On March 31, 2017, USCIS announced that “Computer Programmer” positions may no longer qualify as a specialty occupation for H-1B visa purposes. In doing so, USCIS rescinded a prior policy memorandum (dated: December 22, 2000) entitled “Guidance memo on H1B computer related positions” by former director of the USCIS Nebraska Service Center, Terry Way. USCIS has declared that the guidance provided in this memorandum is no longer an accurate portrayal of current agency policy as it is “obsolete” and the legal guidance it relied upon is no longer valid. USCIS has now taken the stance that it is improper to conclude that USCIS would generally consider the position of “programmer” to qualify as a specialty occupation since people with a two year’s associate’s degree may enter this occupation and it does not meet the statutory and regulatory definition of a “specialty occupation” which requires the position to have a “minimum entry requirement of a U.S. bachelor’s degree or higher in the specific specialty, or its equivalent.”
This new memorandum by USCIS does not clarify exactly how an employer (Petitioner) must meet its burden to prove that a Computer Programmer position is a specialty occupation, but rather states that it must provide “other evidence” rather than simply relying on the Occupational Outlook Handbook or the previously valid Terry Way Memo. It is not clear exactly what this will mean for other computer-related positions either as they were not addressed in this guidance. However, it is important to note, that the new guidance issued by USCIS states that: “USCIS officers must also review the LCA to ensure the wage level designated by the petitioner corresponds to the proffered position. If a petitioner designates a position as a Level I, entry-level position, for example, such an assertion will likely contradict a claim that the proffered position is particularly complex, specialized, or unique compared to other positions within the same occupation.” Therefore, it would be a best practice not to classify H-1B beneficiaries at a Level 1 wage, as much as possible, unless they are truly Level 1 employees in terms of education, experience, and a variety of other factors. Please contact Verma LAW FIRM if you are in need of an expert Business Immigration Attorney’s analysis of the education, experience, etc. of all your H-1B employees, in computer-related positions, to determine whether you may be required to file amended H-1B visa applications.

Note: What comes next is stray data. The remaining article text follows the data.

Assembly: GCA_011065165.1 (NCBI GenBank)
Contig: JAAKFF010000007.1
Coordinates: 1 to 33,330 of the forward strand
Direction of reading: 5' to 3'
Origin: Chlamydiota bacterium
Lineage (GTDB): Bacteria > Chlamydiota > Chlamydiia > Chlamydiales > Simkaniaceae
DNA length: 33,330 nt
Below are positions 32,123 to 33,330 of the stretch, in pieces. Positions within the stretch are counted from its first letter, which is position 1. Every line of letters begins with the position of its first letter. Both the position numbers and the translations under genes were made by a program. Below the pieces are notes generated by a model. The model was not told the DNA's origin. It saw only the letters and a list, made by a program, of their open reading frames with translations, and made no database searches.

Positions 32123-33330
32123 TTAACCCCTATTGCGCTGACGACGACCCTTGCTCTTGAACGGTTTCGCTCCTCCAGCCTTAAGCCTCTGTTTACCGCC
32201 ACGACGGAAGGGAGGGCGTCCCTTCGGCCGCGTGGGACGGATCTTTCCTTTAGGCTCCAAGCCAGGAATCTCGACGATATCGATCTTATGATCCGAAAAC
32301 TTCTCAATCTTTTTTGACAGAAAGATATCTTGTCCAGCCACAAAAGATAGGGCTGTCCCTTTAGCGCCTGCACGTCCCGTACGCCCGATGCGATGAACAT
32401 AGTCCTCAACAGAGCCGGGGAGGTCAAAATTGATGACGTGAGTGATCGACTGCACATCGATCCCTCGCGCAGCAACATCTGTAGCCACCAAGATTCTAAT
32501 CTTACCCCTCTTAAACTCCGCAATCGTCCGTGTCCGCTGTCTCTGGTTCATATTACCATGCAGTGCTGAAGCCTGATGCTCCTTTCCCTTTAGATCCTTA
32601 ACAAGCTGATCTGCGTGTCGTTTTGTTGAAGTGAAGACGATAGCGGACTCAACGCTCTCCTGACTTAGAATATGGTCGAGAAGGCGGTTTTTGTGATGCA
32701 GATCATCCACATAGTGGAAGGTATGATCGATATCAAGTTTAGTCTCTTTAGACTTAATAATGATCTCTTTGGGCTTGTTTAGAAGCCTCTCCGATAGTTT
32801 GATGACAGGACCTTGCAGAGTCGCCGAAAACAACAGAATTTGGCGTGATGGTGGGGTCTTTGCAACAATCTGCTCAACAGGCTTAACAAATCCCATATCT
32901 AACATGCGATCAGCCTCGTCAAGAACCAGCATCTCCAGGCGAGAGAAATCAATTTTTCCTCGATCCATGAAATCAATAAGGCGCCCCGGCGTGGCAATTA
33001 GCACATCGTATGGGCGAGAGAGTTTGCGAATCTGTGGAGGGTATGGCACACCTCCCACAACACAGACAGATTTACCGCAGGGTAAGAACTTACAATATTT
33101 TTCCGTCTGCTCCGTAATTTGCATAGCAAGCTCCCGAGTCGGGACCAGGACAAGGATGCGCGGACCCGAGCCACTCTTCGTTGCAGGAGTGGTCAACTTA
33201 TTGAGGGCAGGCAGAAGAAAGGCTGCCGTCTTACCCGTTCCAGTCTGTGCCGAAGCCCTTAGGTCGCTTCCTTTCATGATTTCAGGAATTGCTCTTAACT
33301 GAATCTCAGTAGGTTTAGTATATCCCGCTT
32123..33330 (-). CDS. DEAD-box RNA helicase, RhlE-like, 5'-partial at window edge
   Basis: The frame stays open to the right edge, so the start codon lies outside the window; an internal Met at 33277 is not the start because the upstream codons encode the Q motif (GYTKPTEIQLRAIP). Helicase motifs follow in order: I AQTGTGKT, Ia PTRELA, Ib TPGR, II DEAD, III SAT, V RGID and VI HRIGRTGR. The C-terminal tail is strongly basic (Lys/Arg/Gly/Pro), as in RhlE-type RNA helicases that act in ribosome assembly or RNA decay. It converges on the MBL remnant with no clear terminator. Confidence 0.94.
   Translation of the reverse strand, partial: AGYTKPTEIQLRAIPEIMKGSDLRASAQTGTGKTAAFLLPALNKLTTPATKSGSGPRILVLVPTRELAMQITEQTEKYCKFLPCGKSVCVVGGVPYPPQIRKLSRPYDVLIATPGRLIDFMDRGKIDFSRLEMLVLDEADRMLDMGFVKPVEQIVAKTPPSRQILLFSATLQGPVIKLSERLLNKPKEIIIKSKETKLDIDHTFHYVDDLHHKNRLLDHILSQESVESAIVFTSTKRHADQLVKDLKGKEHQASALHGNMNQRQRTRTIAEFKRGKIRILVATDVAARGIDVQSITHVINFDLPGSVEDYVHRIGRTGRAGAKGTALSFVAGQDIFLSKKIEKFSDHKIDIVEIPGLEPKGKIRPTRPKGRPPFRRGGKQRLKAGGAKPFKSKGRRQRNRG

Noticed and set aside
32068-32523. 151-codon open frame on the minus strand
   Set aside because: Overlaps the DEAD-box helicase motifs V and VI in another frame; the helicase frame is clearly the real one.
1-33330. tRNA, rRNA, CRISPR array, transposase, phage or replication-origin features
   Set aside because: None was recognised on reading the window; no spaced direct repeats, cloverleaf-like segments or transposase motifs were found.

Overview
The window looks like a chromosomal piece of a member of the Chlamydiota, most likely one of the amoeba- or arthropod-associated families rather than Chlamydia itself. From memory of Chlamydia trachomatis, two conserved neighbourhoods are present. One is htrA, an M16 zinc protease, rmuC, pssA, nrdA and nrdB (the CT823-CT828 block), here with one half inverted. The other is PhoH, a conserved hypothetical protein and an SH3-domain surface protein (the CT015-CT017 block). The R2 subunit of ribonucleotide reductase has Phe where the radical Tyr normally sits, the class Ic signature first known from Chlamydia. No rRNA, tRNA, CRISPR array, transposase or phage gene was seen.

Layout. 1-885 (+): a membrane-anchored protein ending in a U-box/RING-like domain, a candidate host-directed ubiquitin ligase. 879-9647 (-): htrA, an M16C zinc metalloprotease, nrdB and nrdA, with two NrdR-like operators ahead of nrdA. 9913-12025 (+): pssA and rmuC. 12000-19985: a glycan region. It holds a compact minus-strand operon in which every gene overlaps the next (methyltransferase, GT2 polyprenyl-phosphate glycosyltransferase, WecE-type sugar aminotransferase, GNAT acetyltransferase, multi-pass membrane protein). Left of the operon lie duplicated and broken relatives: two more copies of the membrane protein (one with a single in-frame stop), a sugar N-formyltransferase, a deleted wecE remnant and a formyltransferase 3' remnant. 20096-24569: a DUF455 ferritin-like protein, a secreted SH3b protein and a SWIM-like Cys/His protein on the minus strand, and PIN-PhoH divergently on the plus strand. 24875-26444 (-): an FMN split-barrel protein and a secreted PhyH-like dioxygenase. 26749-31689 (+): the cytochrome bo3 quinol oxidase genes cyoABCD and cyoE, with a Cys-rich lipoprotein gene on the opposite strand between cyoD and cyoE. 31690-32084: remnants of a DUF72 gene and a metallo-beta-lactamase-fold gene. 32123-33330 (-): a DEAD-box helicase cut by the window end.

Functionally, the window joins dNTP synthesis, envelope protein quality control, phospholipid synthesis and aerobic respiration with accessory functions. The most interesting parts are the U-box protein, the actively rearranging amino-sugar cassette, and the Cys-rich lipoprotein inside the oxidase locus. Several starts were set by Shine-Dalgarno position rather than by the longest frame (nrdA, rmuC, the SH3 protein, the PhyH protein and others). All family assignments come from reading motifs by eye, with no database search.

This rescission of the Terry Way Memo is effective immediately.